Obituary: Bernard Hepton

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Obituary: Bernard Hepton

Actor and producer who was best-known for a string of acclaimed TV appearances in the 1970s and 1980s


NATIONAL RECOGNITION: Bernard Hepton, as the German Kommandant in the classic TV series ‘Colditz’
NATIONAL RECOGNITION: Bernard Hepton, as the German Kommandant in the classic TV series ‘Colditz’

Bernard Hepton, the actor and producer, who has died aged 92, played crucial roles in some of the most memorable BBC television series of the 1970s and 1980s, notably as the scrupulous Kommandant in Colditz, the resistance worker Albert in Secret Army and the Hungarian-born intelligence officer Toby Esterhase in Tinker, Tailor, Soldier, Spy.

He once described himself as “specialising in rather dodgy foreigners”, but was unable to account for his exotic casting since he was in fact a Yorkshireman. As an actor he was a blank canvas, his reserved exterior hinting at inner struggles. “I never had a recognisable face,” he said. “People never stopped me in the supermarket. I remained incognito, and that was my trump.”

He was content, by and large, to appear second or third on the bill, and worked consistently for more than 40 years. In a career which included a nine-year stint as director of productions at Birmingham Repertory Theatre, he remained essentially an actor rather than a producer.

The son of an electrician, he was born Francis Bernard Heptonstall on October 19, 1925 and brought up in Bradford. His early hopes of becoming a pilot faded when he was turned down by the RAF in 1943 because of poor eyesight.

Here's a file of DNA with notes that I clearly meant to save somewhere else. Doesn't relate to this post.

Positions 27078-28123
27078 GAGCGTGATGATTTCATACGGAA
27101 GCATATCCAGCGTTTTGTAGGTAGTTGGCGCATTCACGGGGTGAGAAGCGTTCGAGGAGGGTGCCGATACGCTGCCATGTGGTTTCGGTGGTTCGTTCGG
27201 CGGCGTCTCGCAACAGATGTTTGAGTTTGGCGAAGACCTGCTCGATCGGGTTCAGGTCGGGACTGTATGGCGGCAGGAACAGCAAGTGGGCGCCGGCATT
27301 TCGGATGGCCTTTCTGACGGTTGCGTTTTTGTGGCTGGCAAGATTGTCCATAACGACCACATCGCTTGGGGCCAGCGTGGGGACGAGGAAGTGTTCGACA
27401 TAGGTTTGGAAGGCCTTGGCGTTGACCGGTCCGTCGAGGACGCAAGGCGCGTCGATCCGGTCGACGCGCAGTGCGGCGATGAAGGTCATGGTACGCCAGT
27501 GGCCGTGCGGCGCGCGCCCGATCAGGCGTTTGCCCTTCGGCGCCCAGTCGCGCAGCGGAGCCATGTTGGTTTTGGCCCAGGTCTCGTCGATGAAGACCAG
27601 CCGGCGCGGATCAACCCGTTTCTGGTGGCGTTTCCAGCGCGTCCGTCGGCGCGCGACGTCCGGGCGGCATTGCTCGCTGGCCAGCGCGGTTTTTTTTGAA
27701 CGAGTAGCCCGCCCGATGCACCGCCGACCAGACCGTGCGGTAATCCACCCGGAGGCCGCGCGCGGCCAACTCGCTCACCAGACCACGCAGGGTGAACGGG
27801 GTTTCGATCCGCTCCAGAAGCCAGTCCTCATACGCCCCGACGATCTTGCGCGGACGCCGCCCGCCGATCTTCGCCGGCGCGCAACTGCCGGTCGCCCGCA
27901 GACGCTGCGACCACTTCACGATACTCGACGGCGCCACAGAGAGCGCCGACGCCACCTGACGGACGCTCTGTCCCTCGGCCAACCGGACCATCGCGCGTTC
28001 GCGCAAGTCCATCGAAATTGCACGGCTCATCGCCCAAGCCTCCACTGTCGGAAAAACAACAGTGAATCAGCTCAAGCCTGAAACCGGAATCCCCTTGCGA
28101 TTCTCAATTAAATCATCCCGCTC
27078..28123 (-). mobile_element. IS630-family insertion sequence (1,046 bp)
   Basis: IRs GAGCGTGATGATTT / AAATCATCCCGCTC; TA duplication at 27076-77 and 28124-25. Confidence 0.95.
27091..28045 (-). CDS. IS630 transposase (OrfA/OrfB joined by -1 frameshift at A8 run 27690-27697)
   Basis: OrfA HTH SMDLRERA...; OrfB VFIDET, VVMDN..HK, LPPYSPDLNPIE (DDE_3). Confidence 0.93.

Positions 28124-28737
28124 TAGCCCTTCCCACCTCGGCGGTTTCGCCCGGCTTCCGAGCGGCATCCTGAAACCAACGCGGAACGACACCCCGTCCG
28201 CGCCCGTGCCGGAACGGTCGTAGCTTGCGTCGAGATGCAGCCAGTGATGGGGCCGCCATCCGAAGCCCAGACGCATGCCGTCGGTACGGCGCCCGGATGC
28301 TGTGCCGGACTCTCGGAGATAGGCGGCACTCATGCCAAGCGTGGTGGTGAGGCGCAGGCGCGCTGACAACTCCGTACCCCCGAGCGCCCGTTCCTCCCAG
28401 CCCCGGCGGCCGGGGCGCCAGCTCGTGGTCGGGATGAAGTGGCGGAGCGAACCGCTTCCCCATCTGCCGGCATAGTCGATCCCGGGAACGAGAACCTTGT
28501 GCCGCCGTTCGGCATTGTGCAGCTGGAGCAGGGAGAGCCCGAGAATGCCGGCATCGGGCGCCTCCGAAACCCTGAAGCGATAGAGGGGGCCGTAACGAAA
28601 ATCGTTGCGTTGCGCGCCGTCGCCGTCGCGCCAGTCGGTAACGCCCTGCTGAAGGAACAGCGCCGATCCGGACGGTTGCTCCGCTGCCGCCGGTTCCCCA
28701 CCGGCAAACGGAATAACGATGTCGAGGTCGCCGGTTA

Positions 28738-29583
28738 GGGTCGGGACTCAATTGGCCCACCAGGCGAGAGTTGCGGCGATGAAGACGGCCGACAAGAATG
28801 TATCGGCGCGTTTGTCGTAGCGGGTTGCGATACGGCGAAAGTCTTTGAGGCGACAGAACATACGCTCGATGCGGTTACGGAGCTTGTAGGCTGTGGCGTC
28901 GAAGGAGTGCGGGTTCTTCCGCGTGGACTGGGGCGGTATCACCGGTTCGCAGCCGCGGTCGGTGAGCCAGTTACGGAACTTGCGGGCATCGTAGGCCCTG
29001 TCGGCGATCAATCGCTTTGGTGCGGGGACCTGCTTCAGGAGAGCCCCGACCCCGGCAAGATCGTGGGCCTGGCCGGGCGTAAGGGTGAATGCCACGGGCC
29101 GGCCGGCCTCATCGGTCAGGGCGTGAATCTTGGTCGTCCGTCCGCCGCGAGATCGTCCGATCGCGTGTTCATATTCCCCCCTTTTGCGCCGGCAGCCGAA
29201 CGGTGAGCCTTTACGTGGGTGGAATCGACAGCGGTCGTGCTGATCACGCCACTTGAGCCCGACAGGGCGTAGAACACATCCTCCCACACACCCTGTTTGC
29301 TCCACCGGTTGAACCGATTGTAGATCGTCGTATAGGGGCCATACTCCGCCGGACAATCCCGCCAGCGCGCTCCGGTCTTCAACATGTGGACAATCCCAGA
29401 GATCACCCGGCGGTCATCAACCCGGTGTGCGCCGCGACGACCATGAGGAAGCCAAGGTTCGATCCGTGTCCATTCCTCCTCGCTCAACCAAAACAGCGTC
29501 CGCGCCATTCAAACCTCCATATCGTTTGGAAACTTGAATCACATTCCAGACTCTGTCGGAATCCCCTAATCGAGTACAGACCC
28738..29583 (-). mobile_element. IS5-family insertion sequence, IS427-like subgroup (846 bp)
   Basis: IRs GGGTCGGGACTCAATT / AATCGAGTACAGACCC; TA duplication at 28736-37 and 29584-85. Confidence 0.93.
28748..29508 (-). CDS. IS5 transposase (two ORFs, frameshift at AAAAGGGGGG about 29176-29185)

“It was a bitter blow,” he remembered. “I wanted to fight for my country. I think it’s an experience nobody should miss. It was very unpleasant having to explain why I wasn’t away fighting with everyone else.” Hepton’s myopia was so severe that he was rejected by all branches of the services and was forced to accept a job in an electronics factory.

During the war he was a teenage firewatcher, and to relieve the boredom he became involved in amateur dramatics. Before long his talent was spotted and he was pointed in the direction of the local amateur group, the Bradford Civic Playhouse.

Determined to become an actor, he persuaded his parents to let him accept a scholarship with a new drama school at the theatre set up by the actress and director Esme Church.

“With hindsight I realise what a sacrifice my parents made for me,” he later recalled. “They could ill afford to have me leave my job, but they backed me totally.”